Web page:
The pool frog recovery project is the latest stage in ARC’s long-term work to reintroduce the northern pool frog to England. After the species’ extinction here in the 1990s, the northern pool frog has been reintroduced using closely related frogs from Sweden. This initial, international, translocation, which was carried out by ARC in partnership with other organisations and individuals, established a population of northern pool frogs in Norfolk. 

To spread the frogs to an additional location, tadpoles have been head-started. This means that a small quantity of spawn has been collected (under licence from Natural England) so that tadpoles can be reared under captive conditions, protected from predators, to boost the numbers surviving to become froglets. Head-starting has been used successfully to bring northern pool frogs back to Thompson Common – the last home of English northern pool frogs.  ARC’s experience with species introductions is that up to four years of translocations are required for success. Previously, head-started pool frogs had been released at Thompson Common in 2015, 2016 and 2019.

Currently, the Green Recovery Challenge Fund is giving vital support to northern pool frog conservation. In 2021 it has allowed ARC to employ staff (John Baker, Ben King and Emily Jordan) to work specifically on the Pool Frog Recovery Project. ARC is now in a better position than ever to bring back the northern pool frog.

Videography by Katie Garrett, music composed by Rob Hicks and Tristan Noon

Population monitoring at the reintroduction sites in 2021 revealed that both populations bred successfully across several ponds. The project team was assisted by trained volunteers for the first time in monitoring at Thompson Common, where the newly established population continues to grow. It is hoped that the frogs will spread to other ponds within the reserve, as well as adjacent sites which are being restored for wildlife by project partner, Norfolk Wildlife Trust.

Head-starting was also successful in 2021. The target of rearing and releasing 300 animals was surpassed with 542 late stage tadpoles being added to the reintroduction sites. Our volunteers also assisted with tadpole husbandry and releases.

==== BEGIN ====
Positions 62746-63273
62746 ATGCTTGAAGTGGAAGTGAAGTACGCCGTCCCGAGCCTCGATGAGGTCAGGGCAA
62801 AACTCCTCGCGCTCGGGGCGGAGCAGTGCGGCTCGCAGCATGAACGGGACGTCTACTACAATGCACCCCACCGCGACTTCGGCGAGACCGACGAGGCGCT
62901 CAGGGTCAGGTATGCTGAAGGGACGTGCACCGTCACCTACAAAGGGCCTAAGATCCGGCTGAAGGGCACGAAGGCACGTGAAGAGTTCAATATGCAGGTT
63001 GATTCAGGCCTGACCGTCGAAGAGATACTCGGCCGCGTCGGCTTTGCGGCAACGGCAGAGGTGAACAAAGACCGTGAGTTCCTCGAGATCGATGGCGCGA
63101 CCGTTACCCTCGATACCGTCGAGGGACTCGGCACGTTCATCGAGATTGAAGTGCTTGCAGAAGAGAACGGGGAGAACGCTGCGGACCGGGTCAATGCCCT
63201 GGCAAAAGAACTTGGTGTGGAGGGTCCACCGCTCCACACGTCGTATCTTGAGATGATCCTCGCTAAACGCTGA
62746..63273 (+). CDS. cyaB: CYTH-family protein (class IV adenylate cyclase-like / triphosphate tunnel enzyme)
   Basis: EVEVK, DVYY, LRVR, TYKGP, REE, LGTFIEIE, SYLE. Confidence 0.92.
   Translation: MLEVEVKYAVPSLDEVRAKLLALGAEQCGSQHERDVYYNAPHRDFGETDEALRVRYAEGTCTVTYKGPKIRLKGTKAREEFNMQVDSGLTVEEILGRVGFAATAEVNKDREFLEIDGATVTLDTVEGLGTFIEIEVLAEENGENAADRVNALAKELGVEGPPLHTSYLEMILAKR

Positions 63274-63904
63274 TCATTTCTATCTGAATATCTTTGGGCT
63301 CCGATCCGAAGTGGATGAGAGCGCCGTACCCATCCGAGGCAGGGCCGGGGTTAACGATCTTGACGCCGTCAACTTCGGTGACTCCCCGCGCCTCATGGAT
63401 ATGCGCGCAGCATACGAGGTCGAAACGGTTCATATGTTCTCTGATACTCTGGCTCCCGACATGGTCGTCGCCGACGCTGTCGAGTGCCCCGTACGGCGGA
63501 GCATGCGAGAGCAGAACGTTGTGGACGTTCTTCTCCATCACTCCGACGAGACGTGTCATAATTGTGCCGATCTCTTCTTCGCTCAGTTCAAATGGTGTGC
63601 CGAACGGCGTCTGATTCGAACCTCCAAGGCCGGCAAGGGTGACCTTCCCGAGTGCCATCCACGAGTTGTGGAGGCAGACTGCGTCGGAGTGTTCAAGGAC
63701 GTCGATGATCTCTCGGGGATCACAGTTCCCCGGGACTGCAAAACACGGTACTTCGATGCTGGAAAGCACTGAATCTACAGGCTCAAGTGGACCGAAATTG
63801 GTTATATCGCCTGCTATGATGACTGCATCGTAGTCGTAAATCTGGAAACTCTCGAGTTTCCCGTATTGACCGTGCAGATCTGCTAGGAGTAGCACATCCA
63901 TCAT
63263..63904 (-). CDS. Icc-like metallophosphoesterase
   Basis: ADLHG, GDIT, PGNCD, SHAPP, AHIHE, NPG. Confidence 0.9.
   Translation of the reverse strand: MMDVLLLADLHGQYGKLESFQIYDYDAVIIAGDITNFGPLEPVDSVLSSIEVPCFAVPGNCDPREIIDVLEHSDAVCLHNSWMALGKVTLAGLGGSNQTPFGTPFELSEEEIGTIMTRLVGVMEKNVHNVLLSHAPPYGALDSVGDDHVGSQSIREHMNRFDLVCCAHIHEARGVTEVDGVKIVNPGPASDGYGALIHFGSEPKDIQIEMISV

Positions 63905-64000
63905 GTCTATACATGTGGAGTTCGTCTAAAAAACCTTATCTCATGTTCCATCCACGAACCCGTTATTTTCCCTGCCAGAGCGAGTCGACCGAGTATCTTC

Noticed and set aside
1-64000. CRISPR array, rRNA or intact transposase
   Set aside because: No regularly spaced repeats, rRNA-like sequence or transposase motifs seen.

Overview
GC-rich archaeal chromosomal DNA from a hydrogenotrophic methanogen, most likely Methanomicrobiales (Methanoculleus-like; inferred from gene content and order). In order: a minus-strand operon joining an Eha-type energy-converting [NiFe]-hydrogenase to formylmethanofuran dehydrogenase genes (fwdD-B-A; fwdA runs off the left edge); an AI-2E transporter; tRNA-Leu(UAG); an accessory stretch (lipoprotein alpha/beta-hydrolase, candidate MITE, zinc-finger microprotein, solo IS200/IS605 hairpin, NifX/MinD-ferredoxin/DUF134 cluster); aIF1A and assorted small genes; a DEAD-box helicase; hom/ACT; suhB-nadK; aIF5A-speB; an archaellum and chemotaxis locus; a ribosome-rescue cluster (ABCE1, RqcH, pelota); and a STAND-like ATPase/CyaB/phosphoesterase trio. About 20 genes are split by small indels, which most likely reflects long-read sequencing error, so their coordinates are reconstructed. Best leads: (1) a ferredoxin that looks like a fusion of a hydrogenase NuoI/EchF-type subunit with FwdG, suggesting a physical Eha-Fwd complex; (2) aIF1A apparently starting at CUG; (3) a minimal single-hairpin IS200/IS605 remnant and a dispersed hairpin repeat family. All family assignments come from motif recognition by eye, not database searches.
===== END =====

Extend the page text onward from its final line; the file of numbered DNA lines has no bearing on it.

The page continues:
Several ponds at the initial reintroduction site are being managed to hold back vegetation growth. Keeping relatively ‘open’ ponds for northern pool frogs also benefits other herpetofauna (great crested newt, smooth newt, common frog, common toad, grass snake and viviparous lizard) and a host of other wetland residents and visitors.

ARC wants to establish self-sustaining populations of northern pool frogs at additional sites within the former historic range (East Anglian Brecks and Fens), or nearby, to ensure a future for this rare form of the species in England. ARC welcomes contact with site owners and/or managers who would like to work with us to this end. The Northern Pool Frog Site Specification is available as a PDF download or a brief video presentation.

Please contact the Project Manager, John Baker or [email protected].

Project updates:

Mar 2022 - Take our World Frog Day quiz!

Nov 2021 - Bringing the northern pool frog to the wider world

Sept 2021 - Promising news for pool frog populations

Jul 2021 - Pool frog recovery team hops to it

Jul 2021 - Historic reintroduction reverses extinction of England’s rarest frog

Mar 2021 - World Frog Day 2021 – celebrating the UK’s rarest amphibian

Dec 2020 - Pool frogs take a leap forward thanks to Government’s Green Recovery funding

This project is funded by the Government's Green Recovery Challenge Fund. The fund was developed by Defra and its Arm's-Length Bodies. It is being delivered by The National Lottery Heritage Fund in partnership with Natural England, the Environment Agency and Forestry Commission.

ARC also wishes to acknowledge support from individuals and organisations who generously offered their services free of charge or at discounted prices. This has been invaluable to the success of our head-starting in 2021. Huge thanks to:

  • Matthew Rowthorn, Custom Aquaria
  • Wrigglies, Dunstable
  • John Courteney-Smith, Arcadia
  • Monkfield Nutrition